Gentle Giant’s Matt Worgul Is Driving Force Behind Outdoor Market
By Tina Traster
Matt Worgul, the entrepreneur behind Pearl River’s Gentle Giant Brewing Company, is homesick. The Pittsburgh native sorely misses “the Strip District,” a hip, converted-warehouse neighborhood filled with a vibrant mix of old-style grocers and gourmet shops, street stands selling produce and t-shirts, bars, classic Italian eateries and sandwich places.
Worgul, who opened Gentle Giant a year ago, and feels vested in Pearl River even though he lives in New Jersey with his wife, has spirited the effort to bring a farmers’ market back to the hamlet. Pearl River’s last farmers’ market closed down a few years ago.
“Matt has been the ‘Towne Crier’ for a Pearl River farmers’ market.”
“Matt has been the ‘Towne Crier’ for a Pearl River farmers’ market,” said Corinna Makris, market manager for Village Green Markets. She runs markets in Peekskill, Scarsdale and Woodbury. “He’s been the local voice for making this happen.”
The Pearl River Farmers Market is slated to open on Sunday, May 19th on North William Street and Central Avenue from 10 a.m. to 3 pm. The market, which is expected to attract more than a dozen vendors, will run through Thanksgiving. Vendors pay $50 for a tent.
“We are looking for vendors who are as local as possible,” said Makris, who anticipates the mix to include cheese, charcuterie, bakery, produce and Gentle Giant. Admittedly, farmers selling produce are more likely to come from a radius of about 250 miles from Pearl River.
“Matt came to Peekskill and said ‘I want to do a market like this in Pearl River,’ ” Makris continued. “Markets prove, time and again, to revitalize downtown’s across the country.”
The Orangetown Town Board is expected to sign off on the necessary permits at its April 9th town meeting.
“A farmers’ market is a great addition for downtown,” said Marianne Riker, a Pearl River Chamber of Commerce member. “People who come to the market spill into the restaurants, and it’s a nice way for locals to bump into each other.”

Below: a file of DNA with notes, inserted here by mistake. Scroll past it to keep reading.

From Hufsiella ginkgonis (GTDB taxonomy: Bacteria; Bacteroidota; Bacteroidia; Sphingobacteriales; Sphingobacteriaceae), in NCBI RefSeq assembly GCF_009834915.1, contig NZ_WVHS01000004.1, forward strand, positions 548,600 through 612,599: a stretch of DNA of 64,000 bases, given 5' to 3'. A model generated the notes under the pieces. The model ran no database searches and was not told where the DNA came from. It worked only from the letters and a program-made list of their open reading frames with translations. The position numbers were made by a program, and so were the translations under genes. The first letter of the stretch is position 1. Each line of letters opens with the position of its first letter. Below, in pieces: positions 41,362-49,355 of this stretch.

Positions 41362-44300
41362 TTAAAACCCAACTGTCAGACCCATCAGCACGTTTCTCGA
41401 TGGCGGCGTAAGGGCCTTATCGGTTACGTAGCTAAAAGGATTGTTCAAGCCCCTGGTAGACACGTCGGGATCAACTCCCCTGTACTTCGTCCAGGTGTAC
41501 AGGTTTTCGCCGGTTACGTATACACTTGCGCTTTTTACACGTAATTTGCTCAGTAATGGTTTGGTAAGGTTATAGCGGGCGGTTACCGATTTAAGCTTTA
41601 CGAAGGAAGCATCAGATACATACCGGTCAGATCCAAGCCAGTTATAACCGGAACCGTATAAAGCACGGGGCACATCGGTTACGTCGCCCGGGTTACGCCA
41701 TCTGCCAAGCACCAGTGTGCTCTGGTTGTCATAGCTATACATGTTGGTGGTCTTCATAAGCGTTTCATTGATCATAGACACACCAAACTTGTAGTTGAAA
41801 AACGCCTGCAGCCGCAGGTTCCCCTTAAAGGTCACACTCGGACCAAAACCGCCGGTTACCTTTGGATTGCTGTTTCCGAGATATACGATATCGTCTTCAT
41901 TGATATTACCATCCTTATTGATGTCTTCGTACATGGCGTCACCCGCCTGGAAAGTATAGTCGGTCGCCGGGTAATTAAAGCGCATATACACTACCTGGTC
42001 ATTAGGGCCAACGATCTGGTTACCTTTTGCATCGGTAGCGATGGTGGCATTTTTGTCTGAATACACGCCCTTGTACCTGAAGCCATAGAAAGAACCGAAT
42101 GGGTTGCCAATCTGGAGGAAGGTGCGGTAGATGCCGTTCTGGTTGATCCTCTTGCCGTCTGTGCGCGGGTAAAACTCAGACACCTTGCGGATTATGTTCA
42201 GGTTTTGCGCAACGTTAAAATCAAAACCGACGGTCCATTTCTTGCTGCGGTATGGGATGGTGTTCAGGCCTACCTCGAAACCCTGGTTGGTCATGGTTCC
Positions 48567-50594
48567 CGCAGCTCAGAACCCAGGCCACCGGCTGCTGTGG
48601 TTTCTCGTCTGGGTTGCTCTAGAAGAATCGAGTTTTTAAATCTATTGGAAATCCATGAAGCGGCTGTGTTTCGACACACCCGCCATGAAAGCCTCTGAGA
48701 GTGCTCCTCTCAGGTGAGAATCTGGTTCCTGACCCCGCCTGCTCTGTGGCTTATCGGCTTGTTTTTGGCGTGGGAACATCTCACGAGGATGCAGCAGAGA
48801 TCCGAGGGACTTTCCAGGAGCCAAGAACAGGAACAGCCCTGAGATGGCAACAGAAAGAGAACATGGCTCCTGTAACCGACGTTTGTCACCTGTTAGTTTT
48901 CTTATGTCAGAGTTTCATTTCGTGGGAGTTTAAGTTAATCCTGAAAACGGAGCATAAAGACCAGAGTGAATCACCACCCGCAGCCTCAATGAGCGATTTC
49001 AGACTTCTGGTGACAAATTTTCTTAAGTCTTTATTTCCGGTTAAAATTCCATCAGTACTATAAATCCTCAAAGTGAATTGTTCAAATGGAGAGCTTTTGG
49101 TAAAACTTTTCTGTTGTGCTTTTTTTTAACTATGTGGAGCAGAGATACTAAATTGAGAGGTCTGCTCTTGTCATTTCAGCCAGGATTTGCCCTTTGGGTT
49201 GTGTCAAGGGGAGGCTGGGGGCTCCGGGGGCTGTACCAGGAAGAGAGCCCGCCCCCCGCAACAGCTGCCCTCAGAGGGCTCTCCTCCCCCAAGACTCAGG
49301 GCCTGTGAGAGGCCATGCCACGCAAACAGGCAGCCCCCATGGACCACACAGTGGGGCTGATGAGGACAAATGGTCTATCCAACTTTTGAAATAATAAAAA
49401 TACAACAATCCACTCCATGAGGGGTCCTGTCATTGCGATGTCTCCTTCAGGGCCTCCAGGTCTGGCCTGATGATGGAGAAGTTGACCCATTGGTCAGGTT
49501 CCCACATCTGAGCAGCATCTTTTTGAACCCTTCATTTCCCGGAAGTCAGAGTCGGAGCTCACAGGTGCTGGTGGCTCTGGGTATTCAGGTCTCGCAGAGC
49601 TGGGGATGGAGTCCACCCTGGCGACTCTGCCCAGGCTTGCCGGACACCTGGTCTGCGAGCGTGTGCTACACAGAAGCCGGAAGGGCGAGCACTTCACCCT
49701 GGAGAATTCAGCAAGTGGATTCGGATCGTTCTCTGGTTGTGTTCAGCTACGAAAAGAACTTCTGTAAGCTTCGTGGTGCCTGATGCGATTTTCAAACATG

Pearl River is poised for a new chapter. There is talk of turning the downtown into a “Transit Oriented Development,” which would add multifamily housing and retail to the hub around the train depot. Both Defiant and Gentle Giant breweries have brought new energy to Pearl River. Mickey’s Tavern and Dean’s Coffee have added cache to the street.
The popular AJ’s Catering and Takeout, run by CIA-trained chef AJ Servidio and his brother Doug Faehndrich, recently opened AJ’s Kitchen at 17 North Main Street. The duo believe Pearl River is ready for a full-scale restaurant that emphasizes locally-grown foods, wine and craft beer.
Worgul hopes to add educational and entertainment elements to the market. He sees local fitness clubs holding a workout session before the market opens. And workshops like making cheese or, of course, brewing beer, adding more dimension and excitement to the market experience.
For now, the market is in its infancy but Worgul’s infectious nature is inspiring others.
“Markets often have the effect of spilling over into a community at large,” said Worgul. “I see too many empty storefronts. The farmers market will be good for everybody. And who knows – maybe one day we’ll have something in Pearl River that’s as cool as the Strip District in Pittsburgh.”